Moscow: Nauka, 1970. Item #841
808 pp.: ill., 12 ills. 22x18 cm. In original full cloth with lettering on the front cover and spine, in original dust jacket. Few minor tears and pale stains on dust jacket, otherwise near fine.
One of the best illustrated editions of Dostoevsky in Russian.
Twenty four black and white drawings were produced for this edition by the Russian and American sculptor Ernst Neizvestnyi (1925-2016) which sculptures Khrushchev characterized as “degenerating art” in 1962. These independent, not realistic interpretations of ‘Crime and Punishment’ caused displeasure of the Communist Party and critics' outrage as well. The drawings were blamed as subjective, modernist, surrealistic. The works, dedicated to Dostoyevsky himself and his masterpiece, were printed in a fundamental edition of the well-known ‘Literary Monuments’ series. The print run was arrested but the drawings were already inside the complex book design - the captions were published on other pages. Finally, the submission was accepted and the book was highly appreciated by the Soviet and foreign press.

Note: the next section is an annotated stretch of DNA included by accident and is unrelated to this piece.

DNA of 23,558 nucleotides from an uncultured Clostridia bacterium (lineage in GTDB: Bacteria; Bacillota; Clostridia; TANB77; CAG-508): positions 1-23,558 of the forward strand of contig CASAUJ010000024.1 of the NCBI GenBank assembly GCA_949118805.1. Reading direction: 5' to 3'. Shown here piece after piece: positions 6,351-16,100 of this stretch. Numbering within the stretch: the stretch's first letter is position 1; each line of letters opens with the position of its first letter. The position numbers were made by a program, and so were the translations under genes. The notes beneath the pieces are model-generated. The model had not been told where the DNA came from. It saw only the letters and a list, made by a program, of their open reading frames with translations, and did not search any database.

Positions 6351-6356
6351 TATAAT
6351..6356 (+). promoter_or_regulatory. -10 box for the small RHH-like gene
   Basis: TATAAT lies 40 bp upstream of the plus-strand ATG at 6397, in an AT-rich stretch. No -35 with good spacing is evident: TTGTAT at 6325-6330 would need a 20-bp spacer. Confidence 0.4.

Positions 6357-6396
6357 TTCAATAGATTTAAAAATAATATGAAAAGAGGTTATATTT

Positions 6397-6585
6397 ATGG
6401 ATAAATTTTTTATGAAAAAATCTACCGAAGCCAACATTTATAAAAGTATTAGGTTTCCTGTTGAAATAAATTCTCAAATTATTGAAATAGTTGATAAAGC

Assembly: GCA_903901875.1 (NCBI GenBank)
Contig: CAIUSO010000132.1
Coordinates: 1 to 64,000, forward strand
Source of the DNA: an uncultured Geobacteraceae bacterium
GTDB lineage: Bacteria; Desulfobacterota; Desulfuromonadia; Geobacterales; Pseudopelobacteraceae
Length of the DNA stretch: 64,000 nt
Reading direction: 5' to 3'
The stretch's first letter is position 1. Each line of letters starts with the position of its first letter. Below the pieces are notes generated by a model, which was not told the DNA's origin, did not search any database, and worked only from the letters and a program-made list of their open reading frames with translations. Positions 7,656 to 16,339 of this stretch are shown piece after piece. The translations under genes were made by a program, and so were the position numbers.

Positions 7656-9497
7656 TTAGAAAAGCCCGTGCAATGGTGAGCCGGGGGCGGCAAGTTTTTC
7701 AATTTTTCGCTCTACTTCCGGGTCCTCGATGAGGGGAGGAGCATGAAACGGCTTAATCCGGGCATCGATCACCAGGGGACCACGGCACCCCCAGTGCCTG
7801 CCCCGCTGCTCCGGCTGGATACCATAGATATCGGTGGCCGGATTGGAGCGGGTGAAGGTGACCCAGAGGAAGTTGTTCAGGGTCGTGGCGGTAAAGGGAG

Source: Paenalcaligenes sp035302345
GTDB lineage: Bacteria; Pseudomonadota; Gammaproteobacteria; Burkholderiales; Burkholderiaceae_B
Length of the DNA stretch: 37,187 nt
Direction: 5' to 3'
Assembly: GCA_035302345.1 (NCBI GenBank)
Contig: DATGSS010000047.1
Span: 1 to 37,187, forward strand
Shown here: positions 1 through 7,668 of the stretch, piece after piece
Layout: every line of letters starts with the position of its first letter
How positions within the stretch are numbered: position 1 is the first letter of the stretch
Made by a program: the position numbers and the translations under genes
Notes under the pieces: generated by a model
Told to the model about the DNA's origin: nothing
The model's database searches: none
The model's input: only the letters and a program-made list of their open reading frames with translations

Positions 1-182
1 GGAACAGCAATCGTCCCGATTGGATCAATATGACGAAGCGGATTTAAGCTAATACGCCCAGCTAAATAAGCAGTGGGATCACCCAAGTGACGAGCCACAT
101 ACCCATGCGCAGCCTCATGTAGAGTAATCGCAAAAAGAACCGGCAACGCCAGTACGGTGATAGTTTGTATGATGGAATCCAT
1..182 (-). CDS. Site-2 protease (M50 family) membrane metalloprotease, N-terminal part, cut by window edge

Neizvestny himself remembered: “I didn’t try to illustrate Dostoevsky, I researched him in a way that was possible to me as the graphic artist. And that was why these works were included in ‘Nauka’ (i.e. Science) edition. It was intended not for the general public but specialists”. That was the first work by Neizvestny in the book design, he made more than 600 drawings related to Dostoevsky and selected a little part of them for publication.
The edition also contains comprehensive commentary, facsimile of Dostoevsky’s handwritten notes and drawings, analysis of text variations.
The only copy located in Library of Congress.